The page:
According to the Bellingham (Wash.) Herald, there have been seven “Murder Hornets” found in Washington State since 2019.

The Bellingham (Wash.) Herald stated the insect is also known as the Japanese hornet, yak-killer hornet, the giant sparrow bee, and “murder hornet” dubbed by a New York Times article.

A “Murder Hornet” is an Asian giant hornet that can destroy hives of honeybees and deliver a painful sting to humans.

Northwestern farmers employ honeybees to pollinate crops such as apples, blueberries, and cherries.

The giant hornet measures 2-inches in length making it the world’s largest.

It’s unknown how the insects arrived in North America, they normally live in the forests and low mountains of eastern and Southeast Asia.

While officials are concerned about local honeybee populations, the danger to the average person is low, Washington State Department of Agriculture entomologist Chris Looney confirmed to USA TODAY this year.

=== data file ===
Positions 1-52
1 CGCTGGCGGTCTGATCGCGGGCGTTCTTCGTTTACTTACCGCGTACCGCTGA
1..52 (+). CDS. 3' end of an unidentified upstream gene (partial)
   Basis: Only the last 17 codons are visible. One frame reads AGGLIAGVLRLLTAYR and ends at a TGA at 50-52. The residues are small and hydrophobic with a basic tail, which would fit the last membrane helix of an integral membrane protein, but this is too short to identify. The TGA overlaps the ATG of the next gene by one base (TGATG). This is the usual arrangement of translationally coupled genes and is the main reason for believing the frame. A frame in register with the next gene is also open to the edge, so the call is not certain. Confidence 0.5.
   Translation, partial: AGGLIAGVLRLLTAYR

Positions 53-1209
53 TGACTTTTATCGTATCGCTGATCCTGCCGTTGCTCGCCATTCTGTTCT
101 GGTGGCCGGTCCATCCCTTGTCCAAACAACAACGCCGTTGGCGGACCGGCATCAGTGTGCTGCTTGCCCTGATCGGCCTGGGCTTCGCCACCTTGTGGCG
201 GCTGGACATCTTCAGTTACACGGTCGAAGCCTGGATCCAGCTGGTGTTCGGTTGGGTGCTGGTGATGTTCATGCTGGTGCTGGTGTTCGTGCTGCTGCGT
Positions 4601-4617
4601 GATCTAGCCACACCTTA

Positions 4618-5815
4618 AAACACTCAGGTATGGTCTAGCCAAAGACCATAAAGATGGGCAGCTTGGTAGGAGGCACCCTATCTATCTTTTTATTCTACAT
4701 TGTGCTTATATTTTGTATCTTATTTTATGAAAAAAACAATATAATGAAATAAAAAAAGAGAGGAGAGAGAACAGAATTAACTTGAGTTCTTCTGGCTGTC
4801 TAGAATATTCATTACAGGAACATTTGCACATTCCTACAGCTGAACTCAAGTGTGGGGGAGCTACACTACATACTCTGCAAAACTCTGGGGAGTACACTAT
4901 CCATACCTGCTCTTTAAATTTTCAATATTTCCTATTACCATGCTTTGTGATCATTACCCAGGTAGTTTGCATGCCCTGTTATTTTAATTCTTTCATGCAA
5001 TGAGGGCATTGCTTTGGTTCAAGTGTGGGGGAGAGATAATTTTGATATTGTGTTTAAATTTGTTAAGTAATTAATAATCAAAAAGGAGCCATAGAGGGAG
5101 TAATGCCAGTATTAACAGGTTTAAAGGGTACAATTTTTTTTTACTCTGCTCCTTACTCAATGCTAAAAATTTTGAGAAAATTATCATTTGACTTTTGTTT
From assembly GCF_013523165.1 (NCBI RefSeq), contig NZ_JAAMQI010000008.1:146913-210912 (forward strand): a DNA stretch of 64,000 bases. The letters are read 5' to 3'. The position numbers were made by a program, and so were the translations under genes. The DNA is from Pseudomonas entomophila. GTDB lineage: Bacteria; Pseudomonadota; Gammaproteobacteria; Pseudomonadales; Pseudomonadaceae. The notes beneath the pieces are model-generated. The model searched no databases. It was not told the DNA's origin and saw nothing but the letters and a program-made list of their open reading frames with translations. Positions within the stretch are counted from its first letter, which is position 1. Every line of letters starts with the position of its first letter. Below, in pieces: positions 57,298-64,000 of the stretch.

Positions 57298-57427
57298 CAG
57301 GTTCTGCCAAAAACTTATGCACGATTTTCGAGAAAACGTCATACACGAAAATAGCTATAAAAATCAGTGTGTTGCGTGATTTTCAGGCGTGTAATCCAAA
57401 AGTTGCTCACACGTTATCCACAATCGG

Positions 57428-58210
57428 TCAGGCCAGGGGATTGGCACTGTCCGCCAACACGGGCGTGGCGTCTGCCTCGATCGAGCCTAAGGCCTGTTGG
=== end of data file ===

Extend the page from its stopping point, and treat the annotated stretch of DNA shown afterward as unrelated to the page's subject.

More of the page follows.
The hornets are “probably not going to murder someone… don’t panic,” said Looney.

In his March presentation, Looney advised people that come in contact with the hornets to “just run away.”

Although Looney stated, the predators kill between 40 and 50 people annually in Japan – many victims suffer from allergies, but some have died from the potency of the venom alone.

Looney needs to get his story straight! He says the hornets are of minimal danger to the average. person, but they kill between 40 and 50 people in Japan annually. Something is not adding up!

Sources: USA Today

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